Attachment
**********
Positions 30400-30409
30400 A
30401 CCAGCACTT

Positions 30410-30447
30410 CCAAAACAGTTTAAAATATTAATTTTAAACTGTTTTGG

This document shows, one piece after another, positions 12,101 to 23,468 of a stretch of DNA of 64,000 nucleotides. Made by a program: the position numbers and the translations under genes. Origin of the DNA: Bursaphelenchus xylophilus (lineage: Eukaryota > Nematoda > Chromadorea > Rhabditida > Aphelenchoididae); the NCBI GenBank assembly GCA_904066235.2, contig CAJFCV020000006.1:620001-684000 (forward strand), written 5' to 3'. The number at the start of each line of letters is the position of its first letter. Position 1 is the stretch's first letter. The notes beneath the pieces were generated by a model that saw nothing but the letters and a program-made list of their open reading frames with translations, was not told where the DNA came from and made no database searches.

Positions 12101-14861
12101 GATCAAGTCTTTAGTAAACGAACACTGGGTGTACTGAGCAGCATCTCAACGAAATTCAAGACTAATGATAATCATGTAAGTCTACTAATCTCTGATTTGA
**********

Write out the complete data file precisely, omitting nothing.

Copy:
Positions 30400-30409
30400 A
30401 CCAGCACTT

Positions 30410-30447
30410 CCAAAACAGTTTAAAATATTAATTTTAAACTGTTTTGG

This document shows, one piece after another, positions 12,101 to 23,468 of a stretch of DNA of 64,000 nucleotides. Made by a program: the position numbers and the translations under genes. Origin of the DNA: Bursaphelenchus xylophilus (lineage: Eukaryota > Nematoda > Chromadorea > Rhabditida > Aphelenchoididae); the NCBI GenBank assembly GCA_904066235.2, contig CAJFCV020000006.1:620001-684000 (forward strand), written 5' to 3'. The number at the start of each line of letters is the position of its first letter. Position 1 is the stretch's first letter. The notes beneath the pieces were generated by a model that saw nothing but the letters and a program-made list of their open reading frames with translations, was not told where the DNA came from and made no database searches.

Positions 12101-14861
12101 GATCAAGTCTTTAGTAAACGAACACTGGGTGTACTGAGCAGCATCTCAACGAAATTCAAGACTAATGATAATCATGTAAGTCTACTAATCTCTGATTTGA